There are two movies in "Jackie." One of these movies is just OK. The other is exceptional. The first one keeps undermining the second.
David Robert Jones is the name on his birth certificate. Those three words don’t seem capable of containing the multitudes of the man. The name he chose, David Bowie, conjures thousands of men who shared the same body: Ziggy Stardust, Thomas Jerome Newton, Jareth the Goblin King, The Thin White Duke, Vendice Partners, Aladdin Sane, Brian Slade, Jack Celliers, John Blaylock, and on and on. He was the platonic ideal of the rock star, a man with insatiable appetites who made the world lie down before him, roll over and play dead. He tried everything once and reinvented himself whenever he pleased, shedding skins and starting over as if keeping to a tight schedule. When fictionalizing him in the 1998 arthouse touchstone "Velvet Goldmine," Todd Haynes imagined this man as an alien dropped in from another planet to make our world a little sweeter and sexier, and that’s been our shared concept of the man since his first trip the United States in the early '70s. He did everything with finality and grace, seemingly aware that no matter who followed him, no one would ever do it better. Cancer has taken him, at age 69, hopefully secure in the knowledge that most of western music would never have sounded this way without him.
He was born in Brixton in 1947 and was barely old enough to drive when he released his first record, a kooky self-titled folk whatsit that felt like a kid-friendly parallel to the movement spearheaded by groups like Fairport Convention and Pentangle. His second album underwent a number of title changes before being stamped with the title of its hit single in 1972, "Space Oddity." With this song, David Bowie secured his place as a pop culture legend. To this day it’s used in films to signal titanic shifts in perception, because no song quite captures the feeling of moving towards the future. The song has aged better than nearly anything from that era because it doesn’t sound like a conventional pop song. This was the first taste the world got of his unique songwriting. Those chords, the baroque arrangement, the sci-fi subject matter, the elastic baritone in which he wailed. It’s an unforgettable song and it kicked off a hot streak totally unknown in the annals of pop history. He’d release an average of an album a year from that point on until the late '80s, when he’d slow to an album every other year. During that period, he abused every substance he could find, tossed ridged gender identity in the trash, discovered Luther Vandross, collaborated with Queen, invented post-punk music, released something like ten of the best albums in modern western musical history, changed hundreds of lives with his music and fluid personae, and to hear some tell it he brought down the Berlin Wall. He released his 25th and final album on January 8th, two days before he passed away, gracing us with one last reinvention into a savvy, 21st century pop icon who fully understood the direction music is headed. He seemed to know everything about what the world most needed from its musical icons and always appeared happy to be able to offer himself to the pop culture-hungry masses.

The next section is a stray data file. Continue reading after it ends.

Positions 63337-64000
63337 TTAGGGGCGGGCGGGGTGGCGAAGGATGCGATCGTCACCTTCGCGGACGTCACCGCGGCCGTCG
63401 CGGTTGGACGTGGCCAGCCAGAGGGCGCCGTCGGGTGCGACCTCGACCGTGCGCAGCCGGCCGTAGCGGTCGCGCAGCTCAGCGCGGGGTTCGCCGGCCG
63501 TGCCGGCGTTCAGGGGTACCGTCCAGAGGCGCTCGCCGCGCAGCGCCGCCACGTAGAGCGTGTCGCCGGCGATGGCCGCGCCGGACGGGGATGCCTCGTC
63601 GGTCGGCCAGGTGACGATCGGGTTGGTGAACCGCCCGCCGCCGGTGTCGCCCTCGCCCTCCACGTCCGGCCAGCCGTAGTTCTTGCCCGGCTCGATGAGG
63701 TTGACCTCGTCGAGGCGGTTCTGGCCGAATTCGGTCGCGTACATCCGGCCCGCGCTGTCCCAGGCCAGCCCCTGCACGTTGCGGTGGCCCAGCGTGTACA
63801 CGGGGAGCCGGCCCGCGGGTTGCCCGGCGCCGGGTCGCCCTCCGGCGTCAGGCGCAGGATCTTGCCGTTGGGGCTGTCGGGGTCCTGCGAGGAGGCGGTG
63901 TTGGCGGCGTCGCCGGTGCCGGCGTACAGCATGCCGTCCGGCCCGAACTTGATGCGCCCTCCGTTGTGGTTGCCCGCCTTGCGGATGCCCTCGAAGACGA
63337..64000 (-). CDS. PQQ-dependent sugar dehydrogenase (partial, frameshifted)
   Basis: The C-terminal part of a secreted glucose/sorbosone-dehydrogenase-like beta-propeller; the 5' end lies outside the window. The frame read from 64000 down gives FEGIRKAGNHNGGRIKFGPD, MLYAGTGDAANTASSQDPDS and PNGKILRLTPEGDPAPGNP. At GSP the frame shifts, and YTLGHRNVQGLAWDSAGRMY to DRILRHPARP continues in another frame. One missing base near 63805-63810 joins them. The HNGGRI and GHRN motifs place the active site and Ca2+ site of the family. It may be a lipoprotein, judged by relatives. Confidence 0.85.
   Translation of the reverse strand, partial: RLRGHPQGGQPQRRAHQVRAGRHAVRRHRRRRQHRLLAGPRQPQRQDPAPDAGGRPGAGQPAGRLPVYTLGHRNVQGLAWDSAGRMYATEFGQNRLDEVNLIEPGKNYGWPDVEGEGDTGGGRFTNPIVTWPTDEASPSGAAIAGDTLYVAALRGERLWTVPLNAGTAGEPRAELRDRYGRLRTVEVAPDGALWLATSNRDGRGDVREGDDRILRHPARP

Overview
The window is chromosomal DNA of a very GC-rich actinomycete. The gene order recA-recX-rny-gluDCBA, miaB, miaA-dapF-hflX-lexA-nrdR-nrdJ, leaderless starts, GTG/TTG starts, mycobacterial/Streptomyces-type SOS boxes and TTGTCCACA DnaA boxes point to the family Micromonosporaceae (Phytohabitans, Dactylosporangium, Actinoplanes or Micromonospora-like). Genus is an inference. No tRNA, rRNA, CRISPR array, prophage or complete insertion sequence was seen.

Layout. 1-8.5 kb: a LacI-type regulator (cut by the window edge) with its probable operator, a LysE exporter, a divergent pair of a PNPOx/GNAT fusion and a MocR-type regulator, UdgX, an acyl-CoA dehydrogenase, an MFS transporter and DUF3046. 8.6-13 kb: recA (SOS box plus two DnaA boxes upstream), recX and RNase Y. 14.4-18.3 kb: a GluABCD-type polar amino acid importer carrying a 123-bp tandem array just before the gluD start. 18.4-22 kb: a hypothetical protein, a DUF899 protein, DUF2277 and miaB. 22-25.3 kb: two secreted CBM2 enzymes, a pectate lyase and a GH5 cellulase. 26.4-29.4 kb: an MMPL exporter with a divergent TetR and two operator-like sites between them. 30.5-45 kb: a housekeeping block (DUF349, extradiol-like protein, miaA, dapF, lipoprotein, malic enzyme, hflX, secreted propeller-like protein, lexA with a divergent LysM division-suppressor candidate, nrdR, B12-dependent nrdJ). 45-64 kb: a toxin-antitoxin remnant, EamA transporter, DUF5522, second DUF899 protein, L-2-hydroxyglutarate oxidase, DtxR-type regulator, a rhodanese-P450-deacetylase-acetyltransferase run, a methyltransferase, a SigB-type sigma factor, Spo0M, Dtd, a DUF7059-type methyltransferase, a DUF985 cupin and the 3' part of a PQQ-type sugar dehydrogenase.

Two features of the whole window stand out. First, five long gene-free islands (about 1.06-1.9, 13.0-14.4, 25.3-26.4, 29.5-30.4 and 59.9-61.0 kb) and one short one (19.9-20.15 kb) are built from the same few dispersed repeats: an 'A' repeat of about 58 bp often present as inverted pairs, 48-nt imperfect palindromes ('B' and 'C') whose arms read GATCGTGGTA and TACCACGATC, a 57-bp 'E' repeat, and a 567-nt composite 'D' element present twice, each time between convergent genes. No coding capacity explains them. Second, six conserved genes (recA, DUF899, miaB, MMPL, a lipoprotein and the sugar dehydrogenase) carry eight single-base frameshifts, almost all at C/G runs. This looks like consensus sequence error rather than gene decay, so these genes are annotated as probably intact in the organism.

His flirtations with film and television seem an extension of the generosity with which he approached music and his fans. His first starring role was, fittingly, as an alien in Nic Roeg’s "The Man Who Fell to Earth," based on the amazing novel by Walter Tevis. Bowie’s Thomas Jerome Newton is a pale dandy with a shock of electric ginger hair. He’s come to Earth to try and transport water back to his home planet but becoming human gets in his way. He develops a dependence on alcohol and an obsession with observing human media through a bank of TVs in his flat. This seemed to mirror Bowie’s own relation to the world he described in his music: it was big and alienating and he both feared and desired to be a part of it. His frail figure seemed an incompatible vessel for the decadent yearnings in Bowie’s soul. There’s no separating Bowie from the characters he played. They all seemed to stack up behind his unknowable eyes. This made him a totally singular screen presence and turned everything he starred in to a cult item, worthy of fascination and study.